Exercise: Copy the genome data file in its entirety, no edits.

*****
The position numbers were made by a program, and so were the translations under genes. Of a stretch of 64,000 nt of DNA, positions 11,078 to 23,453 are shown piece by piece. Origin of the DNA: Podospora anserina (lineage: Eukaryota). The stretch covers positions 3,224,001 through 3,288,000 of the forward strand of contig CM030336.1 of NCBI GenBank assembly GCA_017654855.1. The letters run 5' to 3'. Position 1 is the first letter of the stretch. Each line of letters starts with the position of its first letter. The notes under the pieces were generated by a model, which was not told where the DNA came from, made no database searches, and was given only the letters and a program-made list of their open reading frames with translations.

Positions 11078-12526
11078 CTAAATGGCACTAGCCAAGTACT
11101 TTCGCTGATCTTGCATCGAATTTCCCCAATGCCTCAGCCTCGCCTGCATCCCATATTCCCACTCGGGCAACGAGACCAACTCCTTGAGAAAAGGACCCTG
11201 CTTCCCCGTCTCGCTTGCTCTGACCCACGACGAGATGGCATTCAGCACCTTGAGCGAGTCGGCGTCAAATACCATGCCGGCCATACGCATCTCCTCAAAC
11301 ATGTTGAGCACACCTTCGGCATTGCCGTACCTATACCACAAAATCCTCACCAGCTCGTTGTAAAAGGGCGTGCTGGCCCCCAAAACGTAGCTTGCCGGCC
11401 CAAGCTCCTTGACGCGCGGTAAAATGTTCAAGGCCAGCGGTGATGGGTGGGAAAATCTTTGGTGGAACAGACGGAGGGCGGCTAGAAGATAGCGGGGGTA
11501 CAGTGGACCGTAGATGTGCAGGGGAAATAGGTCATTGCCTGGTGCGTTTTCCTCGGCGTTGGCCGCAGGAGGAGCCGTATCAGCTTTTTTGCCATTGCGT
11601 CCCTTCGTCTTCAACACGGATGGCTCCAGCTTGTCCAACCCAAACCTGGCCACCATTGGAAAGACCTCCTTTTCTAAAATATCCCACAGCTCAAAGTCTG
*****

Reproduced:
The position numbers were made by a program, and so were the translations under genes. Of a stretch of 64,000 nt of DNA, positions 11,078 to 23,453 are shown piece by piece. Origin of the DNA: Podospora anserina (lineage: Eukaryota). The stretch covers positions 3,224,001 through 3,288,000 of the forward strand of contig CM030336.1 of NCBI GenBank assembly GCA_017654855.1. The letters run 5' to 3'. Position 1 is the first letter of the stretch. Each line of letters starts with the position of its first letter. The notes under the pieces were generated by a model, which was not told where the DNA came from, made no database searches, and was given only the letters and a program-made list of their open reading frames with translations.

Positions 11078-12526
11078 CTAAATGGCACTAGCCAAGTACT
11101 TTCGCTGATCTTGCATCGAATTTCCCCAATGCCTCAGCCTCGCCTGCATCCCATATTCCCACTCGGGCAACGAGACCAACTCCTTGAGAAAAGGACCCTG
11201 CTTCCCCGTCTCGCTTGCTCTGACCCACGACGAGATGGCATTCAGCACCTTGAGCGAGTCGGCGTCAAATACCATGCCGGCCATACGCATCTCCTCAAAC
11301 ATGTTGAGCACACCTTCGGCATTGCCGTACCTATACCACAAAATCCTCACCAGCTCGTTGTAAAAGGGCGTGCTGGCCCCCAAAACGTAGCTTGCCGGCC
11401 CAAGCTCCTTGACGCGCGGTAAAATGTTCAAGGCCAGCGGTGATGGGTGGGAAAATCTTTGGTGGAACAGACGGAGGGCGGCTAGAAGATAGCGGGGGTA
11501 CAGTGGACCGTAGATGTGCAGGGGAAATAGGTCATTGCCTGGTGCGTTTTCCTCGGCGTTGGCCGCAGGAGGAGCCGTATCAGCTTTTTTGCCATTGCGT
11601 CCCTTCGTCTTCAACACGGATGGCTCCAGCTTGTCCAACCCAAACCTGGCCACCATTGGAAAGACCTCCTTTTCTAAAATATCCCACAGCTCAAAGTCTG